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  • Writer's pictureImpact Investing Network

Impact Professionals Spotlight: Jackson Rowland

An interview with Jackson Rowland, Director of the Aotearoa New Zealand Stewardship Code, Australian Sustainable Finance Institute Program Manager and Obama Scholar.

We have incredible impact investment and sustainable finance professionals in Aotearoa New Zealand. We're spotlighting some of these great people to learn from their insights, hear about the trends they are seeing in their mahi, and understand how they got to where they are now.

This time we had the pleasure of having a kōrero with Jackson Rowland. Jackson has been in impact focused roles for a long time. His career in impact investment started when he joined The Ākina Foundation as a Venture Manager. He later worked for the Impact Enterprise Fund, has been a Sustainable Finance Advisor, and now holds key roles at the Aotearoa New Zealand Stewardship Code, and the Australian Sustainable Finance Institute.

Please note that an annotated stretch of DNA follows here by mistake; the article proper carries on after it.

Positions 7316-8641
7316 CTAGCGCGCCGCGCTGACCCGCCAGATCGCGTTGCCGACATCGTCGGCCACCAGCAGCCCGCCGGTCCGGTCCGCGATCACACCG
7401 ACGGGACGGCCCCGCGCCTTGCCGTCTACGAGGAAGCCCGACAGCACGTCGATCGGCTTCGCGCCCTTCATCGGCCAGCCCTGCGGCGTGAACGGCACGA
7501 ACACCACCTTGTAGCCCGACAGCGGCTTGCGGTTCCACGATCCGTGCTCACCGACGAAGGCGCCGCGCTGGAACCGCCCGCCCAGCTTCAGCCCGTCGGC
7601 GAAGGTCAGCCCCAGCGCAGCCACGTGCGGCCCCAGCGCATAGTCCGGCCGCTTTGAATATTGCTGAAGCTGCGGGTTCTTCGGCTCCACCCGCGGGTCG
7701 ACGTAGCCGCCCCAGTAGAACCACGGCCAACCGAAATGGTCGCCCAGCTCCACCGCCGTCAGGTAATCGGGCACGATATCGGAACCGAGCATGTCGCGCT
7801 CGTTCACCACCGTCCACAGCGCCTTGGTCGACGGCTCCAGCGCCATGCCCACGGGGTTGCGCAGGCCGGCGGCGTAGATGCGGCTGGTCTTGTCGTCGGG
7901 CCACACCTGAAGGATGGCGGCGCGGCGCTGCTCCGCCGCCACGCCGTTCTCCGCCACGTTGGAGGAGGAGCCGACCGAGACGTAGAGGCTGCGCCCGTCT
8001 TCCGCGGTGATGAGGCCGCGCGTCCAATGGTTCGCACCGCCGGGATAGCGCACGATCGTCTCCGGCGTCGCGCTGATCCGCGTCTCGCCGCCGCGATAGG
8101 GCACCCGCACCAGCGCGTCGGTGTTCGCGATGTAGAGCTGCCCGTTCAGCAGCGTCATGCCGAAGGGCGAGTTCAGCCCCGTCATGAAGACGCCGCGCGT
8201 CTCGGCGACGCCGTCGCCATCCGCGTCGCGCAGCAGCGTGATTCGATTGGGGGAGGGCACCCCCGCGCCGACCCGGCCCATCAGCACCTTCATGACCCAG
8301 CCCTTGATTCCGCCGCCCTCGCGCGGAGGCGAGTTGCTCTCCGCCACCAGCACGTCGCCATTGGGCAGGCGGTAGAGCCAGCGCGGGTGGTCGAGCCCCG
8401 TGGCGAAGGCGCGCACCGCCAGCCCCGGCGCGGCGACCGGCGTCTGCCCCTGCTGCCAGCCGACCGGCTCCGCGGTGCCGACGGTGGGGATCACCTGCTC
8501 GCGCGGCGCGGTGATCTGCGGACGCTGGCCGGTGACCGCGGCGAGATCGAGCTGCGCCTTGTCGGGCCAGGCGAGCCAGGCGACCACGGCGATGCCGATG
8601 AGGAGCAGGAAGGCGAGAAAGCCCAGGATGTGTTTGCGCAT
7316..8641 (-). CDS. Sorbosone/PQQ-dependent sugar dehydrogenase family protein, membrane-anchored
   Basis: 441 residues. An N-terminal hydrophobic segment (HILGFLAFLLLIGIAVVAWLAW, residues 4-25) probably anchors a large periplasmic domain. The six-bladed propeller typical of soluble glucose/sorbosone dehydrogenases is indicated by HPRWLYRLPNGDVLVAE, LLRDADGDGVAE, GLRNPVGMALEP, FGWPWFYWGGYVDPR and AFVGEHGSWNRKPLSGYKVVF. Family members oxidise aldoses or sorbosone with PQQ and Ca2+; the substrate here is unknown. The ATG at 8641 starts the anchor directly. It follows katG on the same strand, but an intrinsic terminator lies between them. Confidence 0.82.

Our kōrero with Jackson:

You hold roles with the Aotearoa New Zealand Stewardship Code and the Australian Sustainable Finance Institute, where you have visibility over what's happening in the impact investment and sustainable finance space in both countries. Please explain the similarities and differences in how Aotearoa and Australia approach impact/sustainable investing?

I started working in impact investing in Aotearoa many years ago now. At that time, I often said that the Australian impact investing market was about 5 years ahead of ours, with much more funds, deals and general experience in the sector. I think New Zealand has done an impressive job at catching up, with the NZ market now also having several funds, various deals, and a growing appetite to explore how to continue maximising the impact of investments.